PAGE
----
By the close of trade on Wednesday, the South African rand strengthened against the US dollar.

  • Investor appetite for riskier assets improved on prospects of a swift global economic rebound. After a brutal March wrecked an 11-year bull market, there seems be little doubt on Wednesday that equity markets in the U.S. are returning to bullish form after being rocked by COVID-19. That at least applies to recent gains for the technology-laden Nasdaq Composite Index, which is on the brink of topping its Feb 2019 all-time closing high.
  • The Federal Reserve has approved an expansion of its $500 billion emergency program to support state and local governments. The expansion will allow all states to have at least two cities or counties eligible to tap the Fed support program regardless of population. The Fed board approved the change Wednesday on a 5-0 vote. It marked the second time the program, named the Municipal Liquidity Facility, has been expanded.
  • Finding good news in the loss of another 3 million jobs isn’t easy, but the steep drop in private payrolls for May could be a sign that the worst over. ADP reported Wednesday that companies shed another 2.76 million positions last month. Under normal circumstances, such a report would be considered catastrophic. But these aren’t normal times. Instead, a count that was well below the 8.75 million estimate provided hope that the most severe jobs crisis in U.S. history is about to turn around as an economy battered by the coronavirus pandemic takes its first steps to reopening.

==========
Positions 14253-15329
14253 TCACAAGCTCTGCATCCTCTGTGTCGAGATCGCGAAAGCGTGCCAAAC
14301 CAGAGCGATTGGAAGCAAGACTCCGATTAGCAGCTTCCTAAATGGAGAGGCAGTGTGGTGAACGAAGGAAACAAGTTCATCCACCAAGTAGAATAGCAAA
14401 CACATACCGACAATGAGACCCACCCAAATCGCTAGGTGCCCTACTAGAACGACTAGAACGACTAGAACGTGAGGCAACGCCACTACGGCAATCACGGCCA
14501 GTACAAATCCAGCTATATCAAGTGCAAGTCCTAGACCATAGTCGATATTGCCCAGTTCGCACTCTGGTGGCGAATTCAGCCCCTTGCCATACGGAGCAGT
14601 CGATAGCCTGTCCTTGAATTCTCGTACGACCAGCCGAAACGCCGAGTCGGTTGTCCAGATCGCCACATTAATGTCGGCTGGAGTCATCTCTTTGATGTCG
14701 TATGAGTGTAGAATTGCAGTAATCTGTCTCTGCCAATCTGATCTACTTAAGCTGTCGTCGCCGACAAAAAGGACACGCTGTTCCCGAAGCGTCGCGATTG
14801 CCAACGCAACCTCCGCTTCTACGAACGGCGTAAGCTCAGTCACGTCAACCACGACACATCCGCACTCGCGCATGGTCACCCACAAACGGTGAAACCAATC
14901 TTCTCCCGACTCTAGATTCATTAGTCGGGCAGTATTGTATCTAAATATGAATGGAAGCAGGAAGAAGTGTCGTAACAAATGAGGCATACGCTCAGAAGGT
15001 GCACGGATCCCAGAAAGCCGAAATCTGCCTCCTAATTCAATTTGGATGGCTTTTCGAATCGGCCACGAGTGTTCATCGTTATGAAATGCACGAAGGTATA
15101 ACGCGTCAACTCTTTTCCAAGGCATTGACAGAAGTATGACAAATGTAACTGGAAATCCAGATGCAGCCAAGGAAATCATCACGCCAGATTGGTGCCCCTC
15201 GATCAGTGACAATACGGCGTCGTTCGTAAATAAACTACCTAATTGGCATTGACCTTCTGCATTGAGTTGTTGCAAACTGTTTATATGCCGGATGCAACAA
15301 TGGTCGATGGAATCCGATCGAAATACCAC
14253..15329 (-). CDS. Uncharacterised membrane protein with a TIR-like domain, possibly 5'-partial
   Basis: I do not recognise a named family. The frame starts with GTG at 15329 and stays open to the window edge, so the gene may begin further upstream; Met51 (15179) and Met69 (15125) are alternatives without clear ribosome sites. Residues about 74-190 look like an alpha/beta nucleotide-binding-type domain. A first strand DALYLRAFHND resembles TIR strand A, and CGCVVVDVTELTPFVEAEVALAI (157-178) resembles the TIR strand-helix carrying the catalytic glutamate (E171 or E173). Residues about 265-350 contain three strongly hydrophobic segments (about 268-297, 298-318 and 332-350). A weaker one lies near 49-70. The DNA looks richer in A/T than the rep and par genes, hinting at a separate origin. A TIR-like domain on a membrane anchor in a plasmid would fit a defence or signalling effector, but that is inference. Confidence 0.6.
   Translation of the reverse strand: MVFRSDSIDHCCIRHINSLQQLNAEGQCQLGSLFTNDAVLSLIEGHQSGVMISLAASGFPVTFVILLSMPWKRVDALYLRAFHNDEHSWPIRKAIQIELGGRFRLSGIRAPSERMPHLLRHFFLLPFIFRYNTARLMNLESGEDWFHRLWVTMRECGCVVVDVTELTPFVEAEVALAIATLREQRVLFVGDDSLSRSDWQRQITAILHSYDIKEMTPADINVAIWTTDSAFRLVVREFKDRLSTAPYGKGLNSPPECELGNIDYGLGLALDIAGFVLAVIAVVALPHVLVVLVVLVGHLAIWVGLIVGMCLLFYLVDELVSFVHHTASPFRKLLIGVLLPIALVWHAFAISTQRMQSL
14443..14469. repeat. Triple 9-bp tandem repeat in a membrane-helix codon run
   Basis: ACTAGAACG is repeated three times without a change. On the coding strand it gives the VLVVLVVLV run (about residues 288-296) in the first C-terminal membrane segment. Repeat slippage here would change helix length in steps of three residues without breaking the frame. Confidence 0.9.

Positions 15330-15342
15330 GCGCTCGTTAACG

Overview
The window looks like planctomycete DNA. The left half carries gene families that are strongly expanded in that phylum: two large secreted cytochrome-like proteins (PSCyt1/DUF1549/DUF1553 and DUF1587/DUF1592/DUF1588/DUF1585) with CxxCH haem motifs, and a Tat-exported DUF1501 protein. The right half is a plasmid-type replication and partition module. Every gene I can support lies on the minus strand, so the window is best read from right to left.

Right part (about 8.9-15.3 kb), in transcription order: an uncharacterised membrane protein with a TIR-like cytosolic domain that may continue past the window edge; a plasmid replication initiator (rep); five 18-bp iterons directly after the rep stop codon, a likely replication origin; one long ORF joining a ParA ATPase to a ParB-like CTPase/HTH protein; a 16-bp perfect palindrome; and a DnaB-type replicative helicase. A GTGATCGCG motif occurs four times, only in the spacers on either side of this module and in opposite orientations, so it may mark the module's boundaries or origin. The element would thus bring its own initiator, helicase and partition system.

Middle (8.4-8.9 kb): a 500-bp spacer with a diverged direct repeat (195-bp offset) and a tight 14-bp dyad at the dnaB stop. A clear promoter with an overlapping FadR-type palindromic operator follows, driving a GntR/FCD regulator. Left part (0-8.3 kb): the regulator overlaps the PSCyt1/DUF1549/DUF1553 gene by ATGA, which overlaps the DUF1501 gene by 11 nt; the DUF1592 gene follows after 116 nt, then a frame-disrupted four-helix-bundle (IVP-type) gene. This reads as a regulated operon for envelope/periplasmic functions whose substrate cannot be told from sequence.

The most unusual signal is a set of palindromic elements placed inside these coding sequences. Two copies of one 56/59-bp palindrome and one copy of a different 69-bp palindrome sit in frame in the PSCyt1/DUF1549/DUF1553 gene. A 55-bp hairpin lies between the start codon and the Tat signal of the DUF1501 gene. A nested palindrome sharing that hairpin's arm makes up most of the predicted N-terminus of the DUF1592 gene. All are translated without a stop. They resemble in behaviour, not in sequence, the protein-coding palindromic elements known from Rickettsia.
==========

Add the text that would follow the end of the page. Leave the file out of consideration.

• The ISM non-manufacturing activity index came in above consensus forecast for May.
  • Factory orders plunged on a monthly basis in April.
  • The yield on benchmark government bonds fell yesterday. The yield on 2026 bond fell to 7.22%. Further, the yield on 2023 bond declined to 5.04% while that for the longer-dated 2030 issue fell to 8.62%.

In early trade on Thursday, the US dollar is trading 0.3% higher against the South African rand at R16.9785, while the euro is trading 0.1% higher at R19.0412.  The British pound has marginally gained against the South African rand to trade at R21.2950.

By the close of trade on Wednesday, the euro advanced against most of the major currencies.

  • The European Central Bank (ECB) is expected to increase its coronavirus crisis asset-purchase program at this week’s meeting, amid fears of falling inflation and the steepest economic contraction since World War II for the euro zone. In March, the ECB unveiled its Pandemic Emergency Purchase Programme (PEPP), which will see it buy 750 billion euros ($819 billion) in euro zone government bonds this year.
  • The eurozone producer price index (PPI) fell more-than-expected in April, as the economy slowed to a crawl in the second month of containment measures against the coronavirus pandemic.
  • Meanwhile, Germany’s services sector contracted at a slower pace in May after a record contraction in the previous month, as restrictions to contain the coronavirus were lifted. On the flipside, German unemployment rate rose to its highest level since late 2015, underscoring the struggle that even countries with well-established safety nets face in shielding workers from the pandemic-induced crisis.

In early trade on Thursday, the has euro slipped 0.2% against the US dollar to trade at $1.1214, while it has gained 0.1% against the British pound to trade at GBP0.8941.

Below is a link to a very detailed Covid-19 picture giving stats and graphs.